§ 2. Paddy Tipping (Sherwood)
What estimate she has made of the amount of coal produced in the UK during the last financial year. 
§ The Secretary of State for Trade and Industry (Ms Patricia Hewitt)
The UK coal industry produced a total of 32.8 million tonnes, including slurry, in the last financial year. Deep mines produced 18.1 million tonnes and opencast sites produced 14.2 million tonnes.
§ Paddy Tipping
Does the Secretary of State agree that the current coal aid operating scheme has helped to sustain that level of production? She will know that the scheme finishes on 23 July. Will she outline the very welcome new framework agreed only last week by the EU, and does she propose any measures to link the two schemes—the one that finishes on 23 July and the new one that will come into effect in 2003?
§ Ms Hewitt
I entirely agree with my hon. Friend about the enormous help that the existing coal aid scheme has given to enable pits to survive the difficult price and trading conditions that existed between 1999 and last year. I am also delighted that last week at the Energy Council we agreed a new framework for support for the coal industry, including a new framework for investment aid—something that my hon. Friend has been pushing for and for which we argued strongly. We are urgently considering how to take advantage of that new framework in order to ensure the future survival and success of our coal industry.
§ Adam Price (East Carmarthen and Dinefwr)
The Secretary of State may be aware that the management of Betws colliery in my constituency are meeting her officials this afternoon to inform them of imminent mass redundancies at Betws colliery in the absence of continued support after 23 July. Can she confirm that the option of extending the existing scheme until the end of the year is still under consideration, and that Ministers will meet the management at Betws before any final decision is taken?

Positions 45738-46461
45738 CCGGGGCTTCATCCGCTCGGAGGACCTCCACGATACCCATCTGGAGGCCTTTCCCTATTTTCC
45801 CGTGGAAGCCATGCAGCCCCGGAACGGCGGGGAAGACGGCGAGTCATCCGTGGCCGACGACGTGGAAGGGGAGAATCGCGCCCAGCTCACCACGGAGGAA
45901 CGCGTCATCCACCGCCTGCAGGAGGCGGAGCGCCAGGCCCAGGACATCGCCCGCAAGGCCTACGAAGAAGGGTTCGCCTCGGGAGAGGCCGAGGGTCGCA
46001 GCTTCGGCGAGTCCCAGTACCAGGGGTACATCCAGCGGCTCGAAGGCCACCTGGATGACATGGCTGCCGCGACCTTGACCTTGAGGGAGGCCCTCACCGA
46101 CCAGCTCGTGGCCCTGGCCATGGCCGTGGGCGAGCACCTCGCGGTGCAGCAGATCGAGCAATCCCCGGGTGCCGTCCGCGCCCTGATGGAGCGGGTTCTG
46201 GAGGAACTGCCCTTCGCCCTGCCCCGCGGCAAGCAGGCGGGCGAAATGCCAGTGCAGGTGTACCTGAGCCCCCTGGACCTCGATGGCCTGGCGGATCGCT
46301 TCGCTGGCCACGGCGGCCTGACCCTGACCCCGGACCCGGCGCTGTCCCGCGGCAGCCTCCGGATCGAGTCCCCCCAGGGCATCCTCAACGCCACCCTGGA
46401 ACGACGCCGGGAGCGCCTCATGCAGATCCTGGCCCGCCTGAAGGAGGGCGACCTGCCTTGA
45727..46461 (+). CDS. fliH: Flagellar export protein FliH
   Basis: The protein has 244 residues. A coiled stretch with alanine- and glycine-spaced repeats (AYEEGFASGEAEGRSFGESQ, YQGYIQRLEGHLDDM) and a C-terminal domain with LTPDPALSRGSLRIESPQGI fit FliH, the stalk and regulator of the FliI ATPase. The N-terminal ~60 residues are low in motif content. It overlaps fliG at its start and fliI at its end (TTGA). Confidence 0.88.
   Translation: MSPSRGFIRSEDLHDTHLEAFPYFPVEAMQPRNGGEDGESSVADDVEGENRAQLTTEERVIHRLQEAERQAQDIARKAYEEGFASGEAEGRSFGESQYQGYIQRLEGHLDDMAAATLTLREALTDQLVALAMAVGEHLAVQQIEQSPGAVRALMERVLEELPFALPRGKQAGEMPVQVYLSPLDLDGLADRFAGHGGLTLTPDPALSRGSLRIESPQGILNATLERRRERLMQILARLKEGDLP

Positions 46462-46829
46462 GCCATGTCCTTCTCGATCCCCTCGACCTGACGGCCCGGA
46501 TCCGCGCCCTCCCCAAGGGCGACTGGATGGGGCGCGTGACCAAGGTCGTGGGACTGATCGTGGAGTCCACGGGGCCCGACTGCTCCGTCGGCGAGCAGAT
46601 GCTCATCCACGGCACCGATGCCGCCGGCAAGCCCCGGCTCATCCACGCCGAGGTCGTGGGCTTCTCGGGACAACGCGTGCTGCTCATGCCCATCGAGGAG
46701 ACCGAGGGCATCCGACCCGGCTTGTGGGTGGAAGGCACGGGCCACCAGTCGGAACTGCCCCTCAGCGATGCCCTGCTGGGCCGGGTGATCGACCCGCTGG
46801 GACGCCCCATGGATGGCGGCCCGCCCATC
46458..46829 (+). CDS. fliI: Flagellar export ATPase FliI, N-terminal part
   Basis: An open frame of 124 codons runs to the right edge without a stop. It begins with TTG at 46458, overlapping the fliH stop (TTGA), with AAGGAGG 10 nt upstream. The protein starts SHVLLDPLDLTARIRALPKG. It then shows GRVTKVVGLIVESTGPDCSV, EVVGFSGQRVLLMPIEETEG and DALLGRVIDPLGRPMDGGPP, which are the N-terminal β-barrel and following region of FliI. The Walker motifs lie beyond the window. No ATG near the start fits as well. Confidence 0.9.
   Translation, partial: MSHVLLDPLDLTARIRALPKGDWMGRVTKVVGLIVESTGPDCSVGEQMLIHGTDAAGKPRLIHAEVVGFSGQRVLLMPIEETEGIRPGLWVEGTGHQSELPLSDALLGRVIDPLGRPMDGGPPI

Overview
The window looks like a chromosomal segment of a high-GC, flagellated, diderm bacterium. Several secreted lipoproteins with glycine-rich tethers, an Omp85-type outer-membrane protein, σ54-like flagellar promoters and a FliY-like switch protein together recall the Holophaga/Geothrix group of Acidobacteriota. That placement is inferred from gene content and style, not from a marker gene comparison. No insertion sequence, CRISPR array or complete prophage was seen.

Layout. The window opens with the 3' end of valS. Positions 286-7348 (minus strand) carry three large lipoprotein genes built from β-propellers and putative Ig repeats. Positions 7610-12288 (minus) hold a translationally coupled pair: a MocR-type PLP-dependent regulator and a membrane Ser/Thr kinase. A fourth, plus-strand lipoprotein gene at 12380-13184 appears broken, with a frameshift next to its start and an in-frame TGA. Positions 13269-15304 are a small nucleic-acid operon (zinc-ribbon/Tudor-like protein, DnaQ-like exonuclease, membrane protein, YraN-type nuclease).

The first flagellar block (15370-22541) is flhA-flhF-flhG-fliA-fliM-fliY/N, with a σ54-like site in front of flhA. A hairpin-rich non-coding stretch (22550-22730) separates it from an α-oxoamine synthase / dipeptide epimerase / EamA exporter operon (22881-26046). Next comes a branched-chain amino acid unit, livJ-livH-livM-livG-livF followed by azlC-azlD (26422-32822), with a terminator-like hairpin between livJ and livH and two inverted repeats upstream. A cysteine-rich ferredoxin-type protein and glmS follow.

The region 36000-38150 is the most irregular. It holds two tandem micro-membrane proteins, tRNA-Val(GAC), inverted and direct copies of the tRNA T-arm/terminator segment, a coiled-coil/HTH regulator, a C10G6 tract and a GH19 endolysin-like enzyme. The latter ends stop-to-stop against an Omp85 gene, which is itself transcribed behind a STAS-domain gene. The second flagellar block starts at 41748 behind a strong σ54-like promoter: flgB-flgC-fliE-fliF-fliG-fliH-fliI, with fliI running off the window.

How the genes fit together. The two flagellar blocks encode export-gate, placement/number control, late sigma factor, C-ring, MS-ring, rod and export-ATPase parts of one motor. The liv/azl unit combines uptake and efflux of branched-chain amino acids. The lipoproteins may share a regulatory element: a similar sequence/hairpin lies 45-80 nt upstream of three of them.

§ Ms Hewitt
My hon. Friend the Minister for Energy and Construction is himself meeting the management and work force at Betws colliery shortly. That is in addition to the meetings with officials that are already taking place. I must stress to the hon. Gentleman that Betws colliery has already received nearly £3 million in coal operating aid which, under the terms of the operating aid scheme, was granted on the understanding and condition that the mine, like other mines, was viable beyond July 2002. Of course we are looking at all the options and we will discuss the issue with management before final decisions are made.
§ Mr. Dennis Skinner (Bolsover)
Is my right hon. Friend aware that there will be a continuing problem with the coal industry in providing money that, in some ways, finishes up in the back pocket of the owners? We decided 984 in respect of Railtrack, some time ago, that we should not continue to pour public money into the pockets of the shareholders who were making a fortune out of it. Would it not make a lot more sense when we save the coal industry—or the remnants of the Tory operations of the past 18 years—to take it back into public ownership? We could buy the shares for a song; we would not be putting money into the pockets of the shareholders; and the chances of survival would be much greater than if we leave the industry to people who are concerned only about themselves.
§ Ms Hewitt
I am sorry to disappoint my hon. Friend by saying that renationalisation of the remaining pits is not actually on the Government's agenda, but he makes a very important point about the danger, with some forms of aid, of subsidising companies rather than ensuring the future of the work force. There are difficult decisions to be made, especially in the case of those pits where geology makes it impossible for the pit to have a viable economic future. We are working closely with the industry and its work force to deal with those situations.
§ Richard Ottaway (Croydon, South)
Does the Secretary of State agree that the net effect of the EU Council meeting and the new framework announced recently is that the Germans can subsidise their coal industry, in effect, by billions until 2010, which will result in subsidised coal and electricity coming into this country, affecting our own producers and suppliers?
§ Mr. Michael Clapham (Barnsley, West and Penistone)
I heard my right hon. Friend's reply to my hon. Friend the Member for Bolsover (Mr. Skinner), but may I point out that Tower colliery, which is owned by the men, is more successful? Within the framework for new aid, will my right hon. Friend consider the involvement of the Coal Authority so that proper direction can be given to the investment that will follow the new aid scheme?